ARCHIVED FACEBOOK POSTS
The Sister Study is on Facebook!
We are excited to let you know that we have created a private Facebook group for the Sister Study to provide a forum for Sister Study participants, colleagues and friends of the study. This private group is by invitation only and not a public forum. We saw the need to have a more dynamic way of communicating with our Sister Study community than just the Sister Study website. We see the Facebook group as a real-time forum where we can post study updates, announcements, and new research findings or plans.
We know that Facebook has been in the news lately because of how they use their users’ data. We want you to know that, as a research study funded by a government entity, we will abide by all NIEHS privacy policies. We will not share your information with third parties. We ourselves will never post any personal and/or identifiable information on Facebook. If you decide to use your own real name, be mindful that you are responsible for that information. We will provide guidelines for what not to post, such as personal health information, treatment recommendations, and product endorsements or posts with an intent to sell. Our staff will monitor the group to make sure that policies are followed and remove inappropriate material.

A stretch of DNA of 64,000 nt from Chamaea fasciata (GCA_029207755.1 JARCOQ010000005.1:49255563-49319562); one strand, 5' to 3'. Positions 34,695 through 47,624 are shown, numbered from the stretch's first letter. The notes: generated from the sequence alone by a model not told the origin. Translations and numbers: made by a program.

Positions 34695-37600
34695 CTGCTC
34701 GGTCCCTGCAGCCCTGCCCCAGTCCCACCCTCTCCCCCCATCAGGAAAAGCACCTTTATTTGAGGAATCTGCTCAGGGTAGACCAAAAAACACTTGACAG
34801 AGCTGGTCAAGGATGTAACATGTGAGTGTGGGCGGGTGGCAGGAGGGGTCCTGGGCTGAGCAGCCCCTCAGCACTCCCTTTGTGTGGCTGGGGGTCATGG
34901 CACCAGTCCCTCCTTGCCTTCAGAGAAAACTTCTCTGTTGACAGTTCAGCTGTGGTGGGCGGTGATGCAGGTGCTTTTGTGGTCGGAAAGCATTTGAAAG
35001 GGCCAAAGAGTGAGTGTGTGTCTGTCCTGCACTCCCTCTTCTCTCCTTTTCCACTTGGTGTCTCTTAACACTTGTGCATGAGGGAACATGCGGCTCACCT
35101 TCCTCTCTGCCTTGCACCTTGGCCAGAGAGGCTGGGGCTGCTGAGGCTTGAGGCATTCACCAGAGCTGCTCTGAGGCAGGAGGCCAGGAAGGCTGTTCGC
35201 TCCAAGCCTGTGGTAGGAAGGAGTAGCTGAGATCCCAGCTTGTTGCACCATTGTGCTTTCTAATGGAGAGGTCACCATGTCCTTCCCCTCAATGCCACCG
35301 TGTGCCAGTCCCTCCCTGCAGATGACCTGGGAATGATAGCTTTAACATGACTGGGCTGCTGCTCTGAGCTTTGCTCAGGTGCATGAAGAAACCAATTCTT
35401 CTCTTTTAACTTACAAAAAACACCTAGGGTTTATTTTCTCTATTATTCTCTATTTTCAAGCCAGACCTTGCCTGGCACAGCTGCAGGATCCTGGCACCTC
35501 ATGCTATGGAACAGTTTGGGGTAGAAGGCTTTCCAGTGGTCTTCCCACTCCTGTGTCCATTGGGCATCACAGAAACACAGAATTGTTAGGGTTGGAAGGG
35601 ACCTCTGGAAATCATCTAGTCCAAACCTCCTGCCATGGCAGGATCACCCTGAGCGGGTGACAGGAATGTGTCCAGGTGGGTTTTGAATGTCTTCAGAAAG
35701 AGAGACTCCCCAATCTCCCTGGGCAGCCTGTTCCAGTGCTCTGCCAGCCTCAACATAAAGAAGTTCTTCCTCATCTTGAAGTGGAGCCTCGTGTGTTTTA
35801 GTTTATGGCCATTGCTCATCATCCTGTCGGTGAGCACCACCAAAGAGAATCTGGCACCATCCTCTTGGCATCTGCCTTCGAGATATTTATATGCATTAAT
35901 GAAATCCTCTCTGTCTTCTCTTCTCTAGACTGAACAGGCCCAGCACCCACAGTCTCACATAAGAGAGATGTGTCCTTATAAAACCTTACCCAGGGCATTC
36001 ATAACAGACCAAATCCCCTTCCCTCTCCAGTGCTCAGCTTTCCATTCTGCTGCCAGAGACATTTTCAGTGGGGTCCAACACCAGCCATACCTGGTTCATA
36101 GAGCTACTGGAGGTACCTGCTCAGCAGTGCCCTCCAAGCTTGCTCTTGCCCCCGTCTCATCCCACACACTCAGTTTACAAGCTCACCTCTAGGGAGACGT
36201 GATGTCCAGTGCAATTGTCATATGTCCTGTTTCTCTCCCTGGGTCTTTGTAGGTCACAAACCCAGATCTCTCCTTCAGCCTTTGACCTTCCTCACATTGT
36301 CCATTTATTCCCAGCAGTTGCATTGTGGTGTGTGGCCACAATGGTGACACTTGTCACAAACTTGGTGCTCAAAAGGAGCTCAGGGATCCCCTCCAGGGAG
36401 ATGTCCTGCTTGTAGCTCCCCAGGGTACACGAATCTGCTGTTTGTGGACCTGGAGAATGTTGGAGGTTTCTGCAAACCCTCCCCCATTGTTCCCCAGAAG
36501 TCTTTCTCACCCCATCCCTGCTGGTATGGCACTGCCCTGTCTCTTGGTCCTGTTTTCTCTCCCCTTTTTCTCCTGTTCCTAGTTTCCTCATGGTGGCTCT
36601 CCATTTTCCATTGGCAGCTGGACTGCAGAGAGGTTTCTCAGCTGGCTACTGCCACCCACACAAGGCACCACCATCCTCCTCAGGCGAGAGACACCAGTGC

We invite you to follow this direct link https://www.facebook.com/groups/niehssisterstudy/ if you would like to join.
We hope you find this additional communication method helpful and that you enjoy connecting with other study participants, colleagues and friends of the study.